Knowing what slipped through makes it even more surprisingly to learn what was eventually taken out. Things that had to be removed include: Powered Toast Man burning the US Constitution and Bill of Rights, a decapitated head, a scene where Ren gets punched in the gut by a baby and a cross on the Pope's hat. Most of these were done after the network received written complaints from outraged parents.


Rocko's Modern Life HIV

Rocko's Modern Life was infamous in the '90s for its envelope pushing, and it had a particular fondness for alluding to gay culture and taboo subject matter. The episode, "I Have No Son" repeats dialog from a scene in The Rocky Horror Picture Show verbatim. In "Commuted Sentence," HIV seems to be spelled out by some fallen poles after Rocko's formerly incarcerated car dies. The show did get caught sometimes.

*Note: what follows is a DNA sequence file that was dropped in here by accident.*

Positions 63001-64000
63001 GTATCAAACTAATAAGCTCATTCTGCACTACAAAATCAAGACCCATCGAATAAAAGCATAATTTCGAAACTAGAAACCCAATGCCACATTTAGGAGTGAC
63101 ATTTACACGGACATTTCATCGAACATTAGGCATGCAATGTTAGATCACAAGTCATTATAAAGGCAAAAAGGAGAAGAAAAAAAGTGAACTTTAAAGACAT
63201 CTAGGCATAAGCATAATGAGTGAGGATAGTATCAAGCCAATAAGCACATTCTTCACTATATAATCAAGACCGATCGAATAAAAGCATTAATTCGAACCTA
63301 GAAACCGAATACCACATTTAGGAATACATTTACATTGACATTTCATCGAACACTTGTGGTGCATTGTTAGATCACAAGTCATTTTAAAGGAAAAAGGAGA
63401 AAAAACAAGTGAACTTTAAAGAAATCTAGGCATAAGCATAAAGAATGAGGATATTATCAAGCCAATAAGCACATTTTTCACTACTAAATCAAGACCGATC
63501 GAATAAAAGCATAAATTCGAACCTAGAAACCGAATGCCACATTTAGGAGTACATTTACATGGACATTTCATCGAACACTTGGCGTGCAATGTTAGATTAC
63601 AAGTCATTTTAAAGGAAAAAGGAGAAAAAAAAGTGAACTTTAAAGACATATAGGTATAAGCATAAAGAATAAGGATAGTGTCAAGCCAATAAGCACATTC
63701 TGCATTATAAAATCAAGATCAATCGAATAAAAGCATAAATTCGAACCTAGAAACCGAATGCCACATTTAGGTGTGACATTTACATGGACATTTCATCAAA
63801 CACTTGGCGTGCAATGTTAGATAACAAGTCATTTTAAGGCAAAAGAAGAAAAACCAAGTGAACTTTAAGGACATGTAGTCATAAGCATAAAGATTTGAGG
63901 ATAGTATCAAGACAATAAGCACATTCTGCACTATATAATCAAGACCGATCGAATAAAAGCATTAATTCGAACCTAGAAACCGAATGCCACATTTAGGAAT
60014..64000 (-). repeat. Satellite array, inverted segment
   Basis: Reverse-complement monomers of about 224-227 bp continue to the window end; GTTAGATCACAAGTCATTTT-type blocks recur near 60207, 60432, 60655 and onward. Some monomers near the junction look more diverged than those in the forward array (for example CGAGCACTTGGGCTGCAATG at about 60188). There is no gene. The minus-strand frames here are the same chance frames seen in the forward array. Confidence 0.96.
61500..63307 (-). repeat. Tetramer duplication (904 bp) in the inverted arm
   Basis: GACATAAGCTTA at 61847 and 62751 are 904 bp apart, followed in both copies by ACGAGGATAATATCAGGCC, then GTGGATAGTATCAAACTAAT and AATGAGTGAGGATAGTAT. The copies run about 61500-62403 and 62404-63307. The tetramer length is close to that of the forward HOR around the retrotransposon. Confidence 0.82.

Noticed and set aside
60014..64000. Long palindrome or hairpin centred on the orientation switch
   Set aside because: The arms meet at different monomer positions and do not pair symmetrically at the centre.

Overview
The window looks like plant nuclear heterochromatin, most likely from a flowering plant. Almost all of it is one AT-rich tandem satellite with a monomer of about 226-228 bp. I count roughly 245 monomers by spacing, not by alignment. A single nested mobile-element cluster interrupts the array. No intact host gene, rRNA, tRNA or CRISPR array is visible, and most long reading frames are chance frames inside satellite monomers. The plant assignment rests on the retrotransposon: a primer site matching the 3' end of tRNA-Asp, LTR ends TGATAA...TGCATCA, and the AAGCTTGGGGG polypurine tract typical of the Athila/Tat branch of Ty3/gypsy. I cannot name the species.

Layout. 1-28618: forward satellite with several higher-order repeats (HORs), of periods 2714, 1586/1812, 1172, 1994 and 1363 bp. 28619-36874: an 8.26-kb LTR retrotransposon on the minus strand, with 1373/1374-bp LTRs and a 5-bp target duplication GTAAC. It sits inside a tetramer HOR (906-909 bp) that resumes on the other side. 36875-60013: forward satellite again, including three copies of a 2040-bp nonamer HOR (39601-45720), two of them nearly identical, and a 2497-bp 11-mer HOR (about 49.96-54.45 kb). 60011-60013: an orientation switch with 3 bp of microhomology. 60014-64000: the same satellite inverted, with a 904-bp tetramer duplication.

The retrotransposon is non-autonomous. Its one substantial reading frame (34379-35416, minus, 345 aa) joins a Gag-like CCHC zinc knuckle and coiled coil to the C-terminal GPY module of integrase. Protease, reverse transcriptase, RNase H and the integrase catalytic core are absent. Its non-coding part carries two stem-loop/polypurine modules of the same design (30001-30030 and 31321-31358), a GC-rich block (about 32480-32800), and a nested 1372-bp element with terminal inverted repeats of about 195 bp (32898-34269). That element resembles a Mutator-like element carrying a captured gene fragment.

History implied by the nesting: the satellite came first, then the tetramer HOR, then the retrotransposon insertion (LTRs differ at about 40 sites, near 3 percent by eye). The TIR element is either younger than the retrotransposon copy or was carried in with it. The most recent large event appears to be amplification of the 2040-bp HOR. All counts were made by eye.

In "Road Rashed," Rocko and Heffer stay in the 'No Tell Motel' during a road trip. In the night, a shot outside their room is accompanied by the sound of bed springs squeaking and Rocko calling out Heffer's name in annoyance. In the morning, the hotel receptionist cheekily says they had a "premature departure." (Do we need to explain that one?) The scene initially made it to air but was censored from reruns.


Debuting in 1997, The Angry Beavers ended after four seasons in 2001, with its last episode being "A Tail Of Two Rangers." However, this wasn't the way the staff wanted the beaver brothers to go out. The real finale, "Bye Bye Beavers!" was pulled by the network for allegedly breaking its rules about the show becoming self-aware. In the episode, Dag and Norb get a letter saying that they're "over."